Event data recorders, also known as “black boxes” or “sensing diagnostic modules,” capture information such as the speed of a vehicle and the use of a safety belt. In the event of a collision this information can be used to help understand how the vehicle’s systems performed.

In December of 2012, the National Highway Traffic Administration proposed a rule that would require automakers to install event data recorders in all new light passenger vehicles. Although the proposed rule would have required manufacturers to install the devices beginning in 2014, the rule was never finalized. Nonetheless, some estimates indicate that most passenger cars are already equipped by manufacturers with event data recorders.

Since 2005 states have passed statutes designed to address the privacy implications of event data recorders. Although variability exists among the state statutes, most statutes require that a consumer be notified of the existence of the device prior to purchase, and restrict who may access the information on the device.

On December 4, 2015, the federal Driver Privacy Act of 2015 was enacted. The Act makes clear that data collected from an event data recorder belongs to the owner or lessee of the vehicle. The Act also provides that data recorded or transmitted by an event data recorder may not be accessed by a person other than the vehicle’s owner or lessee, except in certain defined circumstances. The following provides a snapshot of information concerning event data recorders.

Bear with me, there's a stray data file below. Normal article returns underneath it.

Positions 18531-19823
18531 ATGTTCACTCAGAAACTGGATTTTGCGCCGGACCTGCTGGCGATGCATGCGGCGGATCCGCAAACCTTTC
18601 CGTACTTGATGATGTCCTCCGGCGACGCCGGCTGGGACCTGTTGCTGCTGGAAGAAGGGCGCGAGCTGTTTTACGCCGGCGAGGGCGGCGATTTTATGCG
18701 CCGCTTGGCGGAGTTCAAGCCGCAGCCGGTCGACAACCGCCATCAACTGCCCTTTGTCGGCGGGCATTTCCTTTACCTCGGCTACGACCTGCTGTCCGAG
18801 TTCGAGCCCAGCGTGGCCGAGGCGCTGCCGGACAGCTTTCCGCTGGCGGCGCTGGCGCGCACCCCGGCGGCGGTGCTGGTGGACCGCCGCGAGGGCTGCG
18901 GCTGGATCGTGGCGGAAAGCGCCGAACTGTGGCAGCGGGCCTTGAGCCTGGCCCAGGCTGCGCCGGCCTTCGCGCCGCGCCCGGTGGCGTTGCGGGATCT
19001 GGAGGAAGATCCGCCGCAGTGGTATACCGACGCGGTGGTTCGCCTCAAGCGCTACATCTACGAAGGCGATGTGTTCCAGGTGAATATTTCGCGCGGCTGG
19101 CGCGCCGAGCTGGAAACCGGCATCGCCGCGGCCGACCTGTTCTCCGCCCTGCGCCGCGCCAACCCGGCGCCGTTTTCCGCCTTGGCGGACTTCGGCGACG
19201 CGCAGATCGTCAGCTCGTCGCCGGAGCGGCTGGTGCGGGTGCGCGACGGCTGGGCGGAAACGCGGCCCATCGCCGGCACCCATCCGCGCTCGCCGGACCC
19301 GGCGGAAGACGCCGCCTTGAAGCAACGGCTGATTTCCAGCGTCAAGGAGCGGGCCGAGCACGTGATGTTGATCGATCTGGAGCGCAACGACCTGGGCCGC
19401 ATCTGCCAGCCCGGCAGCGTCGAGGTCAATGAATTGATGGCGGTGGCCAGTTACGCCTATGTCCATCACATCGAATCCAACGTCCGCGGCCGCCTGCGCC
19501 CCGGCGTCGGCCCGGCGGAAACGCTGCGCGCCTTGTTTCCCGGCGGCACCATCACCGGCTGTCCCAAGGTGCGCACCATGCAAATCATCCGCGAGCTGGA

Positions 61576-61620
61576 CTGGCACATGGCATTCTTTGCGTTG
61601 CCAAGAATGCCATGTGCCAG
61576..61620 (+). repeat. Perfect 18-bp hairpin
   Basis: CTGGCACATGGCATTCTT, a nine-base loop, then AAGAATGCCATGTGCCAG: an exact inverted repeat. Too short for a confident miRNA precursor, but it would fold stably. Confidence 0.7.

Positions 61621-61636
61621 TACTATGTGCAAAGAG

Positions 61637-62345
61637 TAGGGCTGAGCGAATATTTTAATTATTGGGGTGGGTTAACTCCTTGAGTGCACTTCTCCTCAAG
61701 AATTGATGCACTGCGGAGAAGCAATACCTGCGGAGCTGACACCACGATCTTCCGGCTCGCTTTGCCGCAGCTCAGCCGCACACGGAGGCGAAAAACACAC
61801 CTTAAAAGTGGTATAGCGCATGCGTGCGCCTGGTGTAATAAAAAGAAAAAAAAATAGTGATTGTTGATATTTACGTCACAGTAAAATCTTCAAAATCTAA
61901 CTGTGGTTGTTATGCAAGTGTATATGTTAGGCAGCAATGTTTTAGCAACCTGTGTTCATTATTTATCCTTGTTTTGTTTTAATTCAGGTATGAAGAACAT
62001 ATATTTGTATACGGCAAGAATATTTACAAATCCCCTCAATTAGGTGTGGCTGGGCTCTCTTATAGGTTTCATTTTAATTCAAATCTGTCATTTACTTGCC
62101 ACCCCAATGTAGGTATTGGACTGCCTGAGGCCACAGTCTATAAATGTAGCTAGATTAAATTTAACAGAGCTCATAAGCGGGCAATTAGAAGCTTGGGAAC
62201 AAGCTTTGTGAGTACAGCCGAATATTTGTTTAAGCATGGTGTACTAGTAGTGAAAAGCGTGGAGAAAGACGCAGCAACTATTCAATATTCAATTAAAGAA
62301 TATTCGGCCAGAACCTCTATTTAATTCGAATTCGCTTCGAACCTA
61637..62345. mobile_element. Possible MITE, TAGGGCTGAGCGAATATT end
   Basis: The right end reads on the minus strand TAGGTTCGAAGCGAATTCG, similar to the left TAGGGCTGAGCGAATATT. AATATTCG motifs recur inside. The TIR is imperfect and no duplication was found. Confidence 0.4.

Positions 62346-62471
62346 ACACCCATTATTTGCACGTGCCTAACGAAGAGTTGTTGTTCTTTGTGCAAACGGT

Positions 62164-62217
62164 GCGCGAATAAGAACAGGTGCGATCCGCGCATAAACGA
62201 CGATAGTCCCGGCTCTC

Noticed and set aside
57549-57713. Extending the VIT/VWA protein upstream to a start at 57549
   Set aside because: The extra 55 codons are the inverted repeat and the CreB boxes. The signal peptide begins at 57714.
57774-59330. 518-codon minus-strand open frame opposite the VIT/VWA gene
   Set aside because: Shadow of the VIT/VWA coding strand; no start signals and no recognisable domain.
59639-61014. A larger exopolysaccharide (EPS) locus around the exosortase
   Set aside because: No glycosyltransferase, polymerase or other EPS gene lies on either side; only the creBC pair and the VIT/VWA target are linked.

96%

Estimate of the number of new passenger cars equipped with event data recorders.1

17

The number of states that have passed legislation protecting the privacy of data on event data recorders.2

7

The number of exceptions included in some state statutes for who may access the data.3

 What to think about when utilizing event data recorders:

  1. If your organization is placing event data recorders on vehicles, are you permitted by state statute to do so?
  2. If your organization intends to use event data recorder information, which state statute governs your use?
  3. If your organization is using event data recorder information, does the organization (or the use) fall under one of the exceptions set forth in the state statutes?
  4. What are the penalties for failing to obtain appropriate consent?
  5. If you have obtained consent, is your consent current and valid?

1. Nat'l Highway Transp. Safety Admin., U.S. DOT Proposes Broader Use of Event Data Recorders to Help Improve Vehicle Safety, (December 7, 2012), http://www.nhtsa.gov/About+NHTSA/Press+Releases/U.S.+DOT+Proposes+Broader+Use+of+Event+Data+Recorders+to+Help+Improve+Vehicle+Safety.

2. National Conference of State Legislatures, Privacy of data from Event Data Recorders: State Statutes, (June 1, 2015), http://www.ncsl.org/research/telecommunications-and-information-technology/privacy-of-data-from-event-data-recorders.aspx.

3. See, e.g., Ark. Code § 21-112-107 (2015).